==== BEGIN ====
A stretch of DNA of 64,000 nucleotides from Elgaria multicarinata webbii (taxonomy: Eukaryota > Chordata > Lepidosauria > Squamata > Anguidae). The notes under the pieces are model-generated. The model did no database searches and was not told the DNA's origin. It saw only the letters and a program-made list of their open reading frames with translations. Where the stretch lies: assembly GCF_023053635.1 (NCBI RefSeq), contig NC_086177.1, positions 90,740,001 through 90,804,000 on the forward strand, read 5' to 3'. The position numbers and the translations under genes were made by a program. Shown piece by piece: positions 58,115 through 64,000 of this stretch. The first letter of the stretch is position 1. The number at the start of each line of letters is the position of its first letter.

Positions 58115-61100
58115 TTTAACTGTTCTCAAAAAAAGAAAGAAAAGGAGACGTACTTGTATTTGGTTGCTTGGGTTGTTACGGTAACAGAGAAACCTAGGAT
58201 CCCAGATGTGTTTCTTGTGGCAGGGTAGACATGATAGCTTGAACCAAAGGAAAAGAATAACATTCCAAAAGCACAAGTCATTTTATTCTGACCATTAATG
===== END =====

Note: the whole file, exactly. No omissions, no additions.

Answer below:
A stretch of DNA of 64,000 nucleotides from Elgaria multicarinata webbii (taxonomy: Eukaryota > Chordata > Lepidosauria > Squamata > Anguidae). The notes under the pieces are model-generated. The model did no database searches and was not told the DNA's origin. It saw only the letters and a program-made list of their open reading frames with translations. Where the stretch lies: assembly GCF_023053635.1 (NCBI RefSeq), contig NC_086177.1, positions 90,740,001 through 90,804,000 on the forward strand, read 5' to 3'. The position numbers and the translations under genes were made by a program. Shown piece by piece: positions 58,115 through 64,000 of this stretch. The first letter of the stretch is position 1. The number at the start of each line of letters is the position of its first letter.

Positions 58115-61100
58115 TTTAACTGTTCTCAAAAAAAGAAAGAAAAGGAGACGTACTTGTATTTGGTTGCTTGGGTTGTTACGGTAACAGAGAAACCTAGGAT
58201 CCCAGATGTGTTTCTTGTGGCAGGGTAGACATGATAGCTTGAACCAAAGGAAAAGAATAACATTCCAAAAGCACAAGTCATTTTATTCTGACCATTAATG